Autocar does not, alas, get to choose the precise specification of the cars it tests and, in this case, we would certainly not have optioned AMG’s Dynamic Plus Package. If the adaptive engine and transmission mounts included improve steering response and refinement, you’d need a back-to-back comparison to appreciate it. Moreover, the firmer suspension tune only exacerbates an inherent weakness of the GT: its unsettled ride.

On British roads, our GT C exhibited a brittleness that's at odds with the brief of a long-legged sports car, even with the dampers in their softest setting. There are better ways to spend £1795 and, given this car’s unsuitability with circuit work, the same can be said for the £5995 carbon-ceramic brakes, although the gold calipers do sit like jewels behind the spokes.

9 Mercedes amg gt c 2018 fd cabin

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Should I buy one?

The GT C feels anachronistic but on its own terms. The instruments are analogue, the bonnet endless and that brute of an engine still dominates. As a result, falling for its distinctive charms is the work of a moment — although that has always been true for only the second production car developed entirely by AMG.

Where this C variant moves the game on for the Mercedes-AMG GT is the chassis — it’s now better equipped to harness all that torque and deliver greater agility, traction (when you want it) and plenty of satisfaction if you guide the car rather than trying to man-handle it. In isolation, it’s a blast.

As it is, Aston’s new Aston Martin Vantage and especially the 911 GTS more easily occupy the middle ground between grand tourer and sports car. They are more delicate, rewarding cars and cope more effortlessly with British roads. Unfortunately, refinement remains the GT’s downfall.

If you’re still set on this car, I can’t really blame you, but there is a midlife facelift due later this year that would be worth waiting for. It’s expected to bring a mild increase in power and the digital cockpit found in the new CLS, but don’t expect the ride to be transformed.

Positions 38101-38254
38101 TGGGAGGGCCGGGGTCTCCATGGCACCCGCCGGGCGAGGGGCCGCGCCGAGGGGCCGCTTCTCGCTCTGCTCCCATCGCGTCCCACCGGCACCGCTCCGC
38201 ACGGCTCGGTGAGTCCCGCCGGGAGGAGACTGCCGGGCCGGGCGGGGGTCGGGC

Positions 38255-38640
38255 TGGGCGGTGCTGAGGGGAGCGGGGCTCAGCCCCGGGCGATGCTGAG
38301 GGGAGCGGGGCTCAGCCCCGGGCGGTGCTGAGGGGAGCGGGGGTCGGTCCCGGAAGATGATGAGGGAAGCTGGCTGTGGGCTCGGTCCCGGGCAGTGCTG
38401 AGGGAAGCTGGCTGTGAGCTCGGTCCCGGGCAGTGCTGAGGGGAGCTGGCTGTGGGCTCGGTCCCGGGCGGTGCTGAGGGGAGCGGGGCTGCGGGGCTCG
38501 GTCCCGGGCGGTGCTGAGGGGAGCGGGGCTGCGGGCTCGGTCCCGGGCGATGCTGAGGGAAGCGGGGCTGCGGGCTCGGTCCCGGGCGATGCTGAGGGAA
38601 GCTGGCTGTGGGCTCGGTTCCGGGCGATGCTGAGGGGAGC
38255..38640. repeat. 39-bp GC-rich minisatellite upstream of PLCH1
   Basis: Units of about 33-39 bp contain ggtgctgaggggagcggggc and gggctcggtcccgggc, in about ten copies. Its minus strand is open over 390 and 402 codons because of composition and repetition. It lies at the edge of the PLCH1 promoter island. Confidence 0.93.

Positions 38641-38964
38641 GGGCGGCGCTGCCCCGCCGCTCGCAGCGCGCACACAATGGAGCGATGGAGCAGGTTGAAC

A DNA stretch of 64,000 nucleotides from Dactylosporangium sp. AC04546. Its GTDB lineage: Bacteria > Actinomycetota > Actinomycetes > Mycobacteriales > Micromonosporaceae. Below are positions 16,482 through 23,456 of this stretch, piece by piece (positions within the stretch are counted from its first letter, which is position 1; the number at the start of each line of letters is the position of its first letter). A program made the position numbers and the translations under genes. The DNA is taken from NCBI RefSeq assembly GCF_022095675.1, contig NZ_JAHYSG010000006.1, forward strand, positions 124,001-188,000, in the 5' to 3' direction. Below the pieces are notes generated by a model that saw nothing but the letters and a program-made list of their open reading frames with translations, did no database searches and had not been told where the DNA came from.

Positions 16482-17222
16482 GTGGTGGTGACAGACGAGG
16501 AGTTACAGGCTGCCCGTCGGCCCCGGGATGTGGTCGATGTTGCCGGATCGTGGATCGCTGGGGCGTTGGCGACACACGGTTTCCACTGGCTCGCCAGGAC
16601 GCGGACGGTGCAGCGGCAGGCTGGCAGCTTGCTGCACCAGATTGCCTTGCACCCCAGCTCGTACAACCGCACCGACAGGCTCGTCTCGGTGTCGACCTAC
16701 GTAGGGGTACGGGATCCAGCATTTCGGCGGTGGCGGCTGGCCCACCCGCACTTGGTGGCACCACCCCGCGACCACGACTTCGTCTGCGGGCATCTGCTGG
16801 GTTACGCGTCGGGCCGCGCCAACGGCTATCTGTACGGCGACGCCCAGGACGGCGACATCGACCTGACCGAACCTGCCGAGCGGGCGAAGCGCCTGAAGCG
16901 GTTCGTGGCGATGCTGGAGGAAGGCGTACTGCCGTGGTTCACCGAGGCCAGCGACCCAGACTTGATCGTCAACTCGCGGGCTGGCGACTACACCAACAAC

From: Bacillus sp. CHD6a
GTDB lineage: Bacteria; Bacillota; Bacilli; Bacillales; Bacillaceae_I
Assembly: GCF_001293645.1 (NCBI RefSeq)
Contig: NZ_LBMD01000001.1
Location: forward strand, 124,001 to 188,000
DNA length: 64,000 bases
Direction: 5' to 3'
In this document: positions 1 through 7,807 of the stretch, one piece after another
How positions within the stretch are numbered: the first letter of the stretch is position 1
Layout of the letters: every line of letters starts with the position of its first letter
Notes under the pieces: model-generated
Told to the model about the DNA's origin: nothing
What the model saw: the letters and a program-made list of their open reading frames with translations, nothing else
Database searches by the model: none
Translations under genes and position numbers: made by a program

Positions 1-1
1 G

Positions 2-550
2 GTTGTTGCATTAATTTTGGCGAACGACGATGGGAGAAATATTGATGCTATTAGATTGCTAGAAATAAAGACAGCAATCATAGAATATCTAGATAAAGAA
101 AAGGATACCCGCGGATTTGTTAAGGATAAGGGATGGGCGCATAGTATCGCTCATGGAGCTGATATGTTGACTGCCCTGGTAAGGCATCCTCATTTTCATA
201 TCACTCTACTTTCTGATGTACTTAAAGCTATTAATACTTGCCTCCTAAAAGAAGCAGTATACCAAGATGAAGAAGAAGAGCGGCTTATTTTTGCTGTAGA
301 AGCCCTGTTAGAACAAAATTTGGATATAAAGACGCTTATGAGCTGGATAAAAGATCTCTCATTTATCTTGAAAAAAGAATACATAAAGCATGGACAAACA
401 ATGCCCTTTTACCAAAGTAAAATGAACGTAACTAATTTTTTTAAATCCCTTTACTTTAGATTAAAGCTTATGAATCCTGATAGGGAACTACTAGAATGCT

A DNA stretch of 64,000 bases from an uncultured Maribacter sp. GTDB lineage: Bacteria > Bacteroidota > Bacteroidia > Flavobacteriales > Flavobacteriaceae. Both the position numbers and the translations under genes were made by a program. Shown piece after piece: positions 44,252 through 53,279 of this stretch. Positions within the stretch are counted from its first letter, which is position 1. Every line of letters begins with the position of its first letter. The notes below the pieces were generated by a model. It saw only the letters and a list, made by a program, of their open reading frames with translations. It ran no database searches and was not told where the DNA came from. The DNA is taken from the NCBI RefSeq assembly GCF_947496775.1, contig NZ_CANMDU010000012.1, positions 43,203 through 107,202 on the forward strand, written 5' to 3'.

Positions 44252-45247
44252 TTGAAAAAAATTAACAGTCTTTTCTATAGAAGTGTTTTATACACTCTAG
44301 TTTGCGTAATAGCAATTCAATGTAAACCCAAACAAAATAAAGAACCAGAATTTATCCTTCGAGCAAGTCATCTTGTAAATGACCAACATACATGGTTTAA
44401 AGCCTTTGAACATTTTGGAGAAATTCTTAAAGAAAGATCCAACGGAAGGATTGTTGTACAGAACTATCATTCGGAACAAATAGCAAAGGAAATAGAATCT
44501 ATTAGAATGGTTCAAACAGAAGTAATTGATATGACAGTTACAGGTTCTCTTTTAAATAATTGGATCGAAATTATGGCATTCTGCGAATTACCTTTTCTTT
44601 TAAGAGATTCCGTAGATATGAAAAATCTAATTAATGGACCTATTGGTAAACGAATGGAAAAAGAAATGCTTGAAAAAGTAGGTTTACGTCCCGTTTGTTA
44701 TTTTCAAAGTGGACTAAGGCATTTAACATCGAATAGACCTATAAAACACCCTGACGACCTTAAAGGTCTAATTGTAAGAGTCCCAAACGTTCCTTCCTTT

Mercedes-AMG GT C specification

Where Surrey, UK Price £129,945 On sale Now Engine V8, 3982cc, twin-turbo, petrol Power 550bhp at 5750-6750rpm Torque 502lb ft at 1900-5750rpm Gearbox 7-spd dual-clutch automatic Kerb weight 1700kg Top speed 197mph 0-62mph 3.7sec Fuel economy 25.0mpg CO2 259g/km Rivals Porsche 911 GTS, Aston Martin Vantage

13 Mercedes amg gt c 2018 fd otr side

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Richard Lane

Richard Lane
Title: Deputy road test editor

Richard joined Autocar in 2017, arriving from Evo magazine, and is typically found either behind a keyboard or steering wheel.

As deputy road test editor he delivers in-depth road tests, performance benchmarking and supercar lap-times, plus feature-length comparison stories between rival cars. He can also be found on Autocar's YouTube channel

Mostly interested in how cars feel on the road – the sensations and emotions they can evoke – Richard drives around 150 newly launched makes and models every year, and focuses mainly on the more driver-orientated products, as is tradition at Autocar. His job is then to put the reader firmly in the driver's seat. 

Away from work, but remaining on the subject of cars, Richard owns an eight-valve Integrale, loves watching sportscar racing, and holds a post-grad in transport engineering. 

Join the debate

Add a comment…
bowsersheepdog 11 July 2018

All bonnet and no trousers

Reminds me of the "shitting dog" Chrysler Crossfire.  Mercedes can't seem to come up with cars which look the part against the 911, R8 et cetera.  The SLS was even worse, yet the cheaper SLC is a reasonably attractive effort, so they can do better if they put their minds to it.

Porus 9 July 2018


Mercedes are losing their class!
scrap 9 July 2018

Would be interesting to see

Would be interesting to see this tested against the Vantage... unless Mercedes have a ‘no compete’ clause in their deal with Aston Martin!

kritika33 17 January 2020

Yes Indeed

Yes,Indeed I'd love to see that I am a big fan of Vantage....!